JOHN BUTLER HAS JUST RELEASED HIS SEVENTH STUDIO ALBUM, HOME. ALEX WILSON CHATS WITH ONE OF OUR BIGGEST HOMEGROWN MUSICIANS TO TOUCH ON HIS DEEP THEORIES BEHIND SONGWRITING AND GUITAR SOLOS, AND PROVIDE A CHECK-IN FOR THOSE FIGHTING MENTAL ILLNESS IN THE
The blues hero touches on his theories behind songwriting and mental health.
John Butler’s latest single “Just Call” is a prime piece of rootsy pop, built on his trademark evocative fingerpicking, but it didn’t have the easiest journey into his enviable catalogue. The starry-eyed, loving tribute to his wife Danielle was an idea that orbited Butler’s muse for 13 years before making it to wax.
“I could just never find the right chorus,” Butler admits, “Or the right second verse. But the song would just not let me go. It kept coming back, like a lost puppy. And the night before the album session, the words just came to me. I was like, ‘Holy shit, this is actually happening!’ I just finished the whole song, boom, in one sitting. It’s so thrilling, and such a shock at the same time .”
He’s undoubtedly successful now – four of his last five albums hit # 1 on the ARIA Charts, and that one errant disc made it to second place – but Butler is much like his song, having taken a long journey to find his home in the industr y. Born in the mid ‘70s, his family eventually relocated from sunny California to a small town in Western Australia called Pinjarra.
As a child, he was gifted a dobro by his grandmother, and learned to play it when he wasn’t out skateboarding. After high school, he spent the early ‘90s back in C alifornia trying to cop a break, returning to Fremantle in ’96 as a busker. It was here that he was discovered, and was then able to establish a foothold in the Australian music industry.
It’s a story with a mythic scope, tinged with destiny. Having come up the way he did, it’s no surprise that music’s mysterious inner workings hold a special place in Butler’s heart. He’s thoughtful and articulate, coming across a bit like a philosopher trapped inside one of Australia’s most iconic musicians.
He muses upon how favourite demos can end up left off albums, and songs that he thought you’d never finish turn into the biggest single.
IF YOU’RE GOING TO DO A SOLO, MAKE IT SPEAK THE SPIRIT OF SONG.
Songwriting, to him, is metaphorical, alchemical and mysterious. He likens it to taming a brumby.
“You go out bush to find a song, but it’s often hard to get it to come back with you,” Butler rhapsodises. “Plenty of times, you’ll be riding a song back into town and it kicks you off. Every song has to be saddled in a different way, and in that sense, we’re really just servants to our own songs.”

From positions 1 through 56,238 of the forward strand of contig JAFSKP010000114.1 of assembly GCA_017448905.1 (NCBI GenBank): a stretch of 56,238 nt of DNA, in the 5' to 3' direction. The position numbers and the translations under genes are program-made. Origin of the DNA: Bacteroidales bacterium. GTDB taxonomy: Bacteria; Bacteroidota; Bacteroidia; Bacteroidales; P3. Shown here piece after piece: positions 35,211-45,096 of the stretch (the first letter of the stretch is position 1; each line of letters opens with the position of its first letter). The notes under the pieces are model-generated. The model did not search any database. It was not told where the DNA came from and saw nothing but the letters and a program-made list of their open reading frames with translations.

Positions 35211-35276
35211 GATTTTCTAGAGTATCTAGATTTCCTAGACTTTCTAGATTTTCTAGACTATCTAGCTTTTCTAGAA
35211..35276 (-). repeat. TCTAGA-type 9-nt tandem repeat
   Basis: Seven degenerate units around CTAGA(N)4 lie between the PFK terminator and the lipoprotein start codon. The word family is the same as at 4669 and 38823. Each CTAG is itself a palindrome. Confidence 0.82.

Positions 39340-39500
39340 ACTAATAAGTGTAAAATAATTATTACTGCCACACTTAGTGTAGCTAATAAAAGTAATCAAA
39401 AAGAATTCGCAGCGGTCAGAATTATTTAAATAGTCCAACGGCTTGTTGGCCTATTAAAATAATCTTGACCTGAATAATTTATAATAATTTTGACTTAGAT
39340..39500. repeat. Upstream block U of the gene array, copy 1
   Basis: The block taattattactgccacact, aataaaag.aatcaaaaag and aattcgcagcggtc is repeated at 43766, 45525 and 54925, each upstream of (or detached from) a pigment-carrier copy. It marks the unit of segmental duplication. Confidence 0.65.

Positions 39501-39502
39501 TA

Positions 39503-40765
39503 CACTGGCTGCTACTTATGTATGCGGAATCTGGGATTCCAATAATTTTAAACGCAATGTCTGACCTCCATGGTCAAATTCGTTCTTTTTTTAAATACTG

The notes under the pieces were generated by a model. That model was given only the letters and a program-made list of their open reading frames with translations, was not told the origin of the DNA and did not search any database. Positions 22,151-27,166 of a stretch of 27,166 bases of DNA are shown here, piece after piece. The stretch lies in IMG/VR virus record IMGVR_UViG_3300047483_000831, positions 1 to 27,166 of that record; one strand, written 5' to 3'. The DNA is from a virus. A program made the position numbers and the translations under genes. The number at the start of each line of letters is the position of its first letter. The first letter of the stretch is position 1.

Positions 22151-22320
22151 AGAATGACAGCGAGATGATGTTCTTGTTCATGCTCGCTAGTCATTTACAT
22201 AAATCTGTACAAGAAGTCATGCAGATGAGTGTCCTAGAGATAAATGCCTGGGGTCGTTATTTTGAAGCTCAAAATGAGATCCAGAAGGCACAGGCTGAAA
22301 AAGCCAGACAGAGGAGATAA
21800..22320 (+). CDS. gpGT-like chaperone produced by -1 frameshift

One of the things that strikes you about Butler is his ability to weigh the big picture against the finer details. When he talks about the specifics of songwriting, he admits that he has become more picky as he’s grown older. Balance seems important, and he says that “there’s always a fine line for me. I like to shoot from the hip, being really reckless and naïve. But I also like to be mature and well-crafted.”
Passion vs. technique is a musical debate with a long history. For Butler, there is no contest, in the sense that emotion is the prime mover of music. But he does say that one can work on becoming a better horseman, “so that you have what it takes to bring even the wildest song back into the city.
“Take Jimi Hendrix. When I listen to him – when I listen to ‘ Voodoo Chile’ or ‘Machine Gun’ – the raw emotion in those songs…”
Butler pauses, as if to contemplate deeply, and then comes back to the topic by way of the guitar solo. “I always love when the song’s storytelling hands the baton over to the guitar and the guitarist says everything that the words couldn’t say. The lyrics can take it so far, but then the guitar brings to life the sublime that goes beyond language. I think that’s our job.
If you’re going to do a solo, make it speak the spirit of song. To get there, you have to really surrender yourself. When I listen to Hendrix, I hear a guitarist who has a direct line between spirit and technique.”
Butler’s latest album, Home, surveys much of the emotional territory touched on when he talks about music. It’s heartfelt, and for a man revered for his guitar skills alone, it’s an album clearly driven by the heart’s joys and troubles above all else. Reflecting on the ups and downs of life as a musician, Butler took some time out to speak about how musicians manage their turbulent emotions within a daily routine.
He then draws an unexpected, but striking analogy. “We’re like fly-in fly-out workers. You are constantly leaving the people you love to do your job. Along with that bubble, the stage is a place of adrenaline and the rest of touring is often just coming down from that state of being.”
Then comes the danger. “You’re often by yourself with a full rider of alcohol around you. The loneliness and isolation ripe for filling the void in the worst way.”
There’s real regret on the telephone line when Butler talks about missing first steps, first words and first days of school. He’s vulnerable when confessing about how his anxiety about leaving home and family can manifest in anxiety and irritation directed at those he loves the most.
Moreover, He’s at pains to point out that he believes what he experiences is a reflection of wider society, rather than a unique struggle of musicians. Even more perceptively, he highlights the struggle of touring crew, who are often denied the break from the road that musicians can expect.
“I met one bus driver who had been on tour for 18 months with no break,” Butler recalls. “That does damage to your social connections and your place within your community. Unfortunately, the ‘real world’ will have a hard time understanding this kind of routine, but we need to talk about it and find the parallels.”